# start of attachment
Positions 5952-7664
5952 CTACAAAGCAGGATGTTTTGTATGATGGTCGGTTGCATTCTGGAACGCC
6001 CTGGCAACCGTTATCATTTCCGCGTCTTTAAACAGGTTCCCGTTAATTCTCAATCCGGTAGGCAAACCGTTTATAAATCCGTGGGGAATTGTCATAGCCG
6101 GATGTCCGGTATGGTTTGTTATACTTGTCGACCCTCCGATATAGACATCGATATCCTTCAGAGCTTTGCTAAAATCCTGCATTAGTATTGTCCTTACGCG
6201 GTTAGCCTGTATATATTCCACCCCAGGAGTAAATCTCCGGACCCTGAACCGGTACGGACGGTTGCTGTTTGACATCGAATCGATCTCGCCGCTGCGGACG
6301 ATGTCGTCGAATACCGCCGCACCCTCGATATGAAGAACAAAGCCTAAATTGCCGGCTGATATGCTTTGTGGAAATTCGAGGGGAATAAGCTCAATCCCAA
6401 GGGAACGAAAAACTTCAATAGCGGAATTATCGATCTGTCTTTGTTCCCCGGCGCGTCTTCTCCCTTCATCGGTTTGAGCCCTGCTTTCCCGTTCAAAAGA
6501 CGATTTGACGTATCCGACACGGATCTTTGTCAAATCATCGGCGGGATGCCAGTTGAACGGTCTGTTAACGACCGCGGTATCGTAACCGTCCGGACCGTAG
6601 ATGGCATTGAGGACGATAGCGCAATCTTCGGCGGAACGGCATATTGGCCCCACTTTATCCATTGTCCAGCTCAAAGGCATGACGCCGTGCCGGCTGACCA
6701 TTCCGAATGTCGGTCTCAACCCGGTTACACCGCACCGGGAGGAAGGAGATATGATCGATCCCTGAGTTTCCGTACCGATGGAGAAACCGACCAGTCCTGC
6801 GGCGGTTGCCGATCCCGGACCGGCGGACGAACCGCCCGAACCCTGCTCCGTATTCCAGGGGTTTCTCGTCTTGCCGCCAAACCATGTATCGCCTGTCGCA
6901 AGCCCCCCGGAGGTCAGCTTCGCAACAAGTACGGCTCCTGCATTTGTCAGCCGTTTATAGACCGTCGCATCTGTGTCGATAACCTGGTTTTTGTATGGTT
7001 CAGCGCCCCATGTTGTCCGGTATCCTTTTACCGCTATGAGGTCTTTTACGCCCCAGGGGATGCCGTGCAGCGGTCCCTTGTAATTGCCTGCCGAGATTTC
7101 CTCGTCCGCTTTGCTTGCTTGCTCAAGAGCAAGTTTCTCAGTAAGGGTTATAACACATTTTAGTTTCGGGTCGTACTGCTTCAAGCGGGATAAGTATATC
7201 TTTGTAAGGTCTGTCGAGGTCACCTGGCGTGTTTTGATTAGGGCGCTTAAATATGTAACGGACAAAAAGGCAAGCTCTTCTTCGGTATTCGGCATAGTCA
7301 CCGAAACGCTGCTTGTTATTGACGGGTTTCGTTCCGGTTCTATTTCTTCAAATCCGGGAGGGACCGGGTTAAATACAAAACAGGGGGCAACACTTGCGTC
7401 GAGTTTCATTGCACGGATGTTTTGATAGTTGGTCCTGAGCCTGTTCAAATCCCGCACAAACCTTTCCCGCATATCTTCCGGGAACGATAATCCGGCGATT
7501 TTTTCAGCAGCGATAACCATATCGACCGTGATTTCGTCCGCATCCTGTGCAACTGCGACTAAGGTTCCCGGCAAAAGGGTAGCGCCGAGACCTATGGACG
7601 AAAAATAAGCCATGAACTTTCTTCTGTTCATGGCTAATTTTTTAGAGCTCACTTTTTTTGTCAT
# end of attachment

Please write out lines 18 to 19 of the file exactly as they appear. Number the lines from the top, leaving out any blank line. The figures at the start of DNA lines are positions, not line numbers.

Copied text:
7501 TTTTCAGCAGCGATAACCATATCGACCGTGATTTCGTCCGCATCCTGTGCAACTGCGACTAAGGTTCCCGGCAAAAGGGTAGCGCCGAGACCTATGGACG
7601 AAAAATAAGCCATGAACTTTCTTCTGTTCATGGCTAATTTTTTAGAGCTCACTTTTTTTGTCAT